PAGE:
Following their iPhone 4 press conference last Friday, Apple showed for the first time their massive $100 dollar antenna design and test labs both on the web at apple.com, and to select members of the media. The images look like something out of science fiction, of Charles Xavier's Cerebro and the StarGate recreated in blue foam. There are 4 facilities with 17 antenna characterization (anechoic) chambers put together to test everything from 2G and 3G cell networks to Wi-Fi, Bluetooth, and GPS.
Apple's site says:
Apple engineers tested iPhone 4 in a variety of scenarios, environments, and conditions in order to gauge performance. They spent thousands of hours in cities in the U.S. and throughout the world testing iPhone 4 call quality, dropped-call performance, call origination and termination, and in-service time. They tested iPhone 4 while stationary, at high and low speeds, and in urban, dense urban, and highway environments. In low-coverage areas and good-coverage areas, during peak and off-peak hours — iPhone 4 was field-tested in nearly every possible coverage scenario across different vendor and carrier equipment all over the world.
Josh Topolsky of Engadget says:
And we get it -- there have been people out there suggesting that Apple simply didn't test their phone before letting it out into the market. Or that they were so bone-headed that they only tested it in those special cases made for bringing the phone to bars, so of course they didn't see the antenna issue. But let's be honest -- this is a multi-billion dollar company that's been making wireless devices for a long, long time. This isn't their first phone, it's their fourth, and though there have been reception issues with the previous models, nothing suggests that Apple isn't doing its due diligence on these phones. The truth is, we didn't need the tour to understand that, but it's possible some people do.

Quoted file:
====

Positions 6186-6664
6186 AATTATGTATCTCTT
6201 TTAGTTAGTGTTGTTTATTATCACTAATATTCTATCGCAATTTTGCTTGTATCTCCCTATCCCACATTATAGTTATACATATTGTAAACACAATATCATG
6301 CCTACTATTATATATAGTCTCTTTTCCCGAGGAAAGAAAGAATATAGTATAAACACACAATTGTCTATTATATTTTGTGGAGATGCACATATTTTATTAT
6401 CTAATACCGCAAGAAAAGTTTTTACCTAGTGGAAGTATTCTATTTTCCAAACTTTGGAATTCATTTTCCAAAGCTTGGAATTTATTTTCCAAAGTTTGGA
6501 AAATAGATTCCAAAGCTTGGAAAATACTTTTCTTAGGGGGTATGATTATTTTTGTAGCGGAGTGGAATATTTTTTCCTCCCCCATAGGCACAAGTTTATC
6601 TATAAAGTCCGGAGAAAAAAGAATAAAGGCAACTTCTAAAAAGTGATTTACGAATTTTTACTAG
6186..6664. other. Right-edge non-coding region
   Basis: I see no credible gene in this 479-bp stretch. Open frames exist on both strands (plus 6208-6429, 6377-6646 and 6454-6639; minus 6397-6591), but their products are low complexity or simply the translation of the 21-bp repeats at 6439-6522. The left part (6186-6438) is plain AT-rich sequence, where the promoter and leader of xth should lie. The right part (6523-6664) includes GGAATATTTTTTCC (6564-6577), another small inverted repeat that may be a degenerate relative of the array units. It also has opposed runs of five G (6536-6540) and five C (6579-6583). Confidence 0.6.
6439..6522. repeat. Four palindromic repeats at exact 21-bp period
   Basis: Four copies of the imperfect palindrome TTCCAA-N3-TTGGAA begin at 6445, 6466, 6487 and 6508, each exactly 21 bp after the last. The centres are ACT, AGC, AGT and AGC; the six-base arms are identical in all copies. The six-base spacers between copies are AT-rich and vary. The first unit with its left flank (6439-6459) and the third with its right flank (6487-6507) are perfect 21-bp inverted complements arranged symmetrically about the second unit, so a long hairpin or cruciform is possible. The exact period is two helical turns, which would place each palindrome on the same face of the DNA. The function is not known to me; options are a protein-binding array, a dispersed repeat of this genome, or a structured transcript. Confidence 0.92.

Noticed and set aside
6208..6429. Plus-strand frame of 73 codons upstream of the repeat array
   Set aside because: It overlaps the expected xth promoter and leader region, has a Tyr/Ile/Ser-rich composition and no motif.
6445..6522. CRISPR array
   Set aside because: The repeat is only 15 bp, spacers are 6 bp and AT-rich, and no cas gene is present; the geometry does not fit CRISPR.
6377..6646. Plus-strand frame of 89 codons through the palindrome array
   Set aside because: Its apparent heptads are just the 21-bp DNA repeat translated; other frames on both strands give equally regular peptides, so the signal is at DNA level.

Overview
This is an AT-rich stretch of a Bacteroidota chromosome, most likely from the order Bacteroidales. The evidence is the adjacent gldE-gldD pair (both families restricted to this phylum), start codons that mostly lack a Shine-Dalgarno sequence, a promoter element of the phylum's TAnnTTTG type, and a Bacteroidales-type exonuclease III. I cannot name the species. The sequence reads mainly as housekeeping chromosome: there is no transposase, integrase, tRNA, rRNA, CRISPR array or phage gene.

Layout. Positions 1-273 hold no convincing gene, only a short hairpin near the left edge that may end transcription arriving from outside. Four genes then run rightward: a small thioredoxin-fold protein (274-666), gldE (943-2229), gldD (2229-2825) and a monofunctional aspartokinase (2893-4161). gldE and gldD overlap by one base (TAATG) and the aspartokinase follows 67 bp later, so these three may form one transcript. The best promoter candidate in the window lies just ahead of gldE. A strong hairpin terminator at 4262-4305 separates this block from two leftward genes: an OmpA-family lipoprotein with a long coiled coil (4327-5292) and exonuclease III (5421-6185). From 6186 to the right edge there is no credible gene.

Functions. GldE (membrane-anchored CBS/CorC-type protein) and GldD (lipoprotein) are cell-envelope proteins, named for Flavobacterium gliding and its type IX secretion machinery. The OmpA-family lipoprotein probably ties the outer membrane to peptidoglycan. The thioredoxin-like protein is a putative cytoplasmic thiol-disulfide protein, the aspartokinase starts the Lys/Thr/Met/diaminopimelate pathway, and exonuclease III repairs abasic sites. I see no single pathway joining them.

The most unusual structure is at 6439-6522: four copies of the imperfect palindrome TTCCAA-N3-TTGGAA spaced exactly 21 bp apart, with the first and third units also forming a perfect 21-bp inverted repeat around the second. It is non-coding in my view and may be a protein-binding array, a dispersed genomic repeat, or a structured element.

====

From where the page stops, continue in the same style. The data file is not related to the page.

John Paczkowski of Digital Daily says:
[Ruben Caballero, a Senior Director of Engineering responsible for antenna design] said the iPhone 4 spent 2 years in those labs before it was released to the public. 2 years. The company tested the hell out of the device and any suggestion that it didn’t is ludicrous. Apple was clearly well aware that the iPhone 4 can suffer some signal degradation when held a certain way, but in its eyes that’s the original sin with which ALL cell phones are born. Let he who is without sin cast the first phone, right?
MG Siegler of TechCrunch says:
No matter what your take is on the iPhone 4 antenna — my take is here: it’s real, but not a big deal — there is no question that Apple spends a huge amount of time and money testing these devices. And the fact that the thing people will care most about in this whole 1,200-word post is the passing mention that the iPhone 5 and iPhone 6 may have been in one of these rooms, says just about all you need to say about the state of the iPhone.
So our take away is this: Apple has put hundreds of millions of dollars and years of effort into building, staffing, and using a state of the art antenna reception facility. They want to create the best phones in the world, not just the best digital devices. Of course they knew there was a single death-touch point of attenuation on iPhone 4 but decided the benefits of overall better reception, longer battery life, and innovating in the antenna space (which is always a step-forward, step-back game) was worth the trade-off. But they utterly failed to properly prepare users and especially the media for the implications of that trade-off, and then reacted poorly when that lack of prep-time came back to bite them. (Including trying to switch the discussion from specific death-touch to industry-wide death-grip).
The confluence of that technological trade-off, failure to set expectations, and the media frenzy that's followed has created a huge rift in popular perception probably best exemplified by Consumer Reports -- the crux upon which a lot of "antennagate" hinges -- not recommending iPhone 4 despite rating it the best smartphone on the planet.
It would almost be comedic if it wasn't so absurd.